As per the existing employment scheme, any adult living in a rural area who is willing to do manual labor can get enrolled in the National Rural Employment Guarantee Scheme (NREGS) and get a job card. A household can get work for not more than 100 days in a fiscal year (1st April to 31st March) In the financial year 2022-2023, the Centre has fixed the wage at Rs. 257 per working day for the states of Telangana and Andhra Pradesh. According to this, if a rural household works for 100 days in a year, they will be entitled to receive Rs 25,700 (100 days x Rs. 257). This amount is often potentially a crucial support for families engaged in rural agricultural labour, especially for Dalit and Adivasi agricultural labourers, for whom it can be both a source of income and a means towards their social independence. However, these calculations are only on paper. In the employment scheme, a rural labourer is paid based on the amount of work done, and this is called a ‘piece wage’. The minimum wage of Rs. 275 notified by the Centre, is only an upper limit wage. This implies that if the work done by a worker is measured and the corresponding wage calculation comes to Rs. 200 then this wage will be paid. However, if the measurement of the allocated work completed corresponds to a wage of Rs 400, the worker will receive only Rs. 257.
In 2021-2022, the daily wage notified by the Centre wage was Rs. 245. However, the average daily wage received by the labourers was Rs. 228. The average number of working days provided to households having job cards in the same year was 51 days, which amounts an average of Rs. 11,628 per household over the year.
While making any changes in the scheme, the aim of any government should be to provide the rural workers with 100 days of work and full notified wage for each working day in the EGS. However, the changes being made in the programme in the two Telugu states since last November and December are not towards this aim. What then is the purpose of these changes? It appears that, rather than ensuring 100 days of work and notified wages to the workers, the new changes seek to discourage workers by reducing their working days and wages as much as possible.
While our Constitution upholds ‘Right to Life’ as a fundamental right, it does not guarantee 'right to work’. The NREGS is a partial recognition of the ‘right to work’ of the rural masses, as by including the right to work for a limited period of one hundred days, it gives legitimacy to that right. The scheme upholds this right in two forms. First, if the state fails to provide work within 15 days, the workers are entitled to get an unemployment allowance. Second, after completion of one week of work by workers if they do not receive wage payment in cash within 15 days, they have right to compensation. Passed through an Act of Parliament ‘The National Rural Employment Guarantee Act 2005 (NREGA), the scheme does not discriminate between men and women in terms of wages, it ensures work site facilities, and includes provisions for social audit. These are important rights under the law and any changes made in the structure of the scheme should strengthen the rights and not weaken them.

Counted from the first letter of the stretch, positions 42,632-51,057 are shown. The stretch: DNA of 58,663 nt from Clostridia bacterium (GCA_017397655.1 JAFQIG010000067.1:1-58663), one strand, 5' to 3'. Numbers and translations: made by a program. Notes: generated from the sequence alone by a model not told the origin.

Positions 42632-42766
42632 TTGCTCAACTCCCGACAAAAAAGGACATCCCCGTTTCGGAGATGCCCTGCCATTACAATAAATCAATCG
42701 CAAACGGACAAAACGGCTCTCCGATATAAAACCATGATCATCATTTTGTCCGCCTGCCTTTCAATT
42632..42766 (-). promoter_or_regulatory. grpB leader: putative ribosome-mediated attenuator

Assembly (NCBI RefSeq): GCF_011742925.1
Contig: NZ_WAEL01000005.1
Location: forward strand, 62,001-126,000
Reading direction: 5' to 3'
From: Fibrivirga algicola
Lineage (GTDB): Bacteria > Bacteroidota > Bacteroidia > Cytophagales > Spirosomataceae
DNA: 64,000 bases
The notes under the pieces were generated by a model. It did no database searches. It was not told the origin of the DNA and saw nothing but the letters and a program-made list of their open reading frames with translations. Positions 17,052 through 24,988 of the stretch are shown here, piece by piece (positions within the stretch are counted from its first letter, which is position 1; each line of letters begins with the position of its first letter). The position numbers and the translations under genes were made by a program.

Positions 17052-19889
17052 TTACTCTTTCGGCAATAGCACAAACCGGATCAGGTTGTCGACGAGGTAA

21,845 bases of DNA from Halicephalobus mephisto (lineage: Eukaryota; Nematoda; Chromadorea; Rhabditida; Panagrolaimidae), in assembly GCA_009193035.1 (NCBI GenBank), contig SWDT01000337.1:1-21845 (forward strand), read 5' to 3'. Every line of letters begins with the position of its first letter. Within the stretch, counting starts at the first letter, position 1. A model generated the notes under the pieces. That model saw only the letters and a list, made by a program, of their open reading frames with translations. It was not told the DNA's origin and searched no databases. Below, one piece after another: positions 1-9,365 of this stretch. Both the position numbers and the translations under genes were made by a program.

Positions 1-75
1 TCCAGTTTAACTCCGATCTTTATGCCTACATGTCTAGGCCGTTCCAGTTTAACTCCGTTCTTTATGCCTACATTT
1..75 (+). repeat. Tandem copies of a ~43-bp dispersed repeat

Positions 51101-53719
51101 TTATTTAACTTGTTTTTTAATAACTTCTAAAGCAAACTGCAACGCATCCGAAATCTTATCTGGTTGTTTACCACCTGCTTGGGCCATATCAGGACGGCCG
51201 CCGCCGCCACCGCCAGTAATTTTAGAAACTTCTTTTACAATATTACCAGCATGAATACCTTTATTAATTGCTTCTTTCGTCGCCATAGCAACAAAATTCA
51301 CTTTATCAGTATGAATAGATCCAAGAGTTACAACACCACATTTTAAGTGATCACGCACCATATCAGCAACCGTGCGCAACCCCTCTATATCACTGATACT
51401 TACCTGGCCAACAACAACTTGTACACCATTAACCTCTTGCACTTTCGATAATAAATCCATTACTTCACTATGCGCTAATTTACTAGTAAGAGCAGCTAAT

NREGS was launched by the then Prime Minister Manmohan Singh in Andhra Pradesh. Since then, as undivided Andhra Pradesh and after bifurcation of the state into Andhra Pradesh and Telangana, the two states have been leading in the implementation of the scheme.
The AP design was studied by several national and international institutions and before the 2014 general elections, the then Central Government planned to introduce some of the ideas of the AP model to the national level.
After receiving the work from the EGS functionary, a group of workers would agree a time among themselves to complete the work. For example, a group comprising 20 members would go to the worksite at 6 am, finish their task by 11 am, and then could go for other work.
This was particularly convenient for women workers who were engaged in animal husbandry at home. This was one of the reasons why women workers’ participation outnumbered the male workers.